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- Portrait of the Bronte Sisters returns to Haworth

Museum welcomes loan from National Portrait Gallery
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The only known surviving portrait of Charlotte, Emily and Anne Brontë together has returned to its original home at the Brontë Parsonage Museum in Haworth, for the first time since 1984, as part of the celebrations marking the 200th anniversary of Emily Brontë’s birth
The painting was produced by their brother Branwell in 1834 when he was just 17. It was acquired by the National Portrait Gallery in 1914 and will be displayed at the Parsonage from 1 June until 31 August 2018.
Often referred to as the ‘pillar portrait’ because it features a central column added by Branwell to obscure his own figure, the painting was kept by Charlotte’s husband, Mr Nicholls, after whose death it was discovered folded up on the top of a cupboard in an Irish farmhouse.
Ann Dinsdale, Principle Curator at the Brontë Parsonage Museum, commented: “It’s a very special moment for us to welcome back this wonderful portrait.  Visitors always ask questions about a copy that we have on display year-round at the Museum and it feels fitting that the original painting has returned home to the Parsonage where it was painted, as part of our year-long celebrations around Emily’s birth.”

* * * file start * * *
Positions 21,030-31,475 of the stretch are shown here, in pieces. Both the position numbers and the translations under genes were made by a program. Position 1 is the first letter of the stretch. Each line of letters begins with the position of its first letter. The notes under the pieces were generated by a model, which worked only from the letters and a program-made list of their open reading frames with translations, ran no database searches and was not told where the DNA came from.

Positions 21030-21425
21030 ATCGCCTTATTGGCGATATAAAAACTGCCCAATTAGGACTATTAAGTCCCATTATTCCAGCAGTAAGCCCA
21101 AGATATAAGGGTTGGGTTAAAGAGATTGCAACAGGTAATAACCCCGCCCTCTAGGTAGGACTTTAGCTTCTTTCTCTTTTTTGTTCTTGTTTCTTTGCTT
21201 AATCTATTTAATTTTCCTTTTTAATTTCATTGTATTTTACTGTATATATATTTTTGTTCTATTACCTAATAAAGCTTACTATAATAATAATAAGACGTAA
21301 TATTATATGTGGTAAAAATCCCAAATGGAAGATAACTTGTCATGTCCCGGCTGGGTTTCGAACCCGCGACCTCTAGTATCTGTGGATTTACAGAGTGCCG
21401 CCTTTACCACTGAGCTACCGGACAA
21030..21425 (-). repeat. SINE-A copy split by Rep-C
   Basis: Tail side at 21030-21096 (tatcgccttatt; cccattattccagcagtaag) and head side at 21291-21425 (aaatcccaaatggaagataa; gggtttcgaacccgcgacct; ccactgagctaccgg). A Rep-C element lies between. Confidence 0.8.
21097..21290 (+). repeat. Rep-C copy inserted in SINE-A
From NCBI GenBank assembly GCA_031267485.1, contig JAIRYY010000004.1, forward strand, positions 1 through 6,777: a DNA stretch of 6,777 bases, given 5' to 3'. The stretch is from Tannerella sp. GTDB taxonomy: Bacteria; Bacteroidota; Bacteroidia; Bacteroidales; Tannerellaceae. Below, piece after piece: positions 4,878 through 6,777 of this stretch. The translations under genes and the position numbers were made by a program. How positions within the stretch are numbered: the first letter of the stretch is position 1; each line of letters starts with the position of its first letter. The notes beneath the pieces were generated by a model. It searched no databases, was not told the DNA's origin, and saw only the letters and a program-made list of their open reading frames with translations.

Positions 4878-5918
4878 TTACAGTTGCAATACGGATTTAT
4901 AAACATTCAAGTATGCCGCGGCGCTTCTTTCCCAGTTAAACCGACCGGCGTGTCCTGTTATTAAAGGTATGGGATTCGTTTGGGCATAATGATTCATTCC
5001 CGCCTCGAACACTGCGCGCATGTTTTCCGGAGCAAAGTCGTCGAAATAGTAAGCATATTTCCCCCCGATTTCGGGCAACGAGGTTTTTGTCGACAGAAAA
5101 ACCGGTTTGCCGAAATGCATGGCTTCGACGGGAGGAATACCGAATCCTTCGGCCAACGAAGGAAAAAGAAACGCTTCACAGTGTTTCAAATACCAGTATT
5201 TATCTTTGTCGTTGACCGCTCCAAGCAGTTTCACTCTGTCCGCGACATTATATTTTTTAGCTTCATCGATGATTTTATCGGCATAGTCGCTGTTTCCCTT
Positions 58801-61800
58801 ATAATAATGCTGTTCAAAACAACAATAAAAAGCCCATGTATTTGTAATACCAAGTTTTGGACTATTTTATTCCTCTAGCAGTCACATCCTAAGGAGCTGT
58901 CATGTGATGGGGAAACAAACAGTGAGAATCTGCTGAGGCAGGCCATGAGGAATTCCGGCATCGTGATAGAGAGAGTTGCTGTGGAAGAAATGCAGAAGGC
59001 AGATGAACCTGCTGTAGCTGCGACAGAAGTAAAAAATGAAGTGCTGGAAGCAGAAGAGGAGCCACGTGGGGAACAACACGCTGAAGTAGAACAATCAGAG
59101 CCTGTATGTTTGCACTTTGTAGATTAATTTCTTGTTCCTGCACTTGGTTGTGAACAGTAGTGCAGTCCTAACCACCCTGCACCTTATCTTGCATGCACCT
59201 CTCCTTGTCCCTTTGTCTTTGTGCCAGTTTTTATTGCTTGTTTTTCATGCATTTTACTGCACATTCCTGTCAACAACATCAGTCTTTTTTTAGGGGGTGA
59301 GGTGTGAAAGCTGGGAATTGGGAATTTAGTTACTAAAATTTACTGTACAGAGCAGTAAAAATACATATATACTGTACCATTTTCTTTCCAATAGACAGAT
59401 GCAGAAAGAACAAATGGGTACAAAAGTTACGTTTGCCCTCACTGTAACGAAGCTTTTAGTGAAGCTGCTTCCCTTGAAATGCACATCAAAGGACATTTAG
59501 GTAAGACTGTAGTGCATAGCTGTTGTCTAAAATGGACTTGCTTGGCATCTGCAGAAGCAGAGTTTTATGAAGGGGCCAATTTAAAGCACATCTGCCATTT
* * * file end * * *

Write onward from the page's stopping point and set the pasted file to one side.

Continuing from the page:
Dr Nicholas Cullinan, Director of the National Portrait Gallery, London added: 
“I grew up a few miles from Haworth, used to visit the Parsonage Museum often and look at the reproduction of Branwell Brontë’s portrait of his sisters and read that the original was in London, so I am absolutely delighted that the National Portrait Gallery is lending one of the treasures of its collection back to Haworth as part of the anniversary celebrations for Emily Brontë. This is a wonderful opportunity to see the portrait on display in the family home where it was painted for the first time since 1984.”
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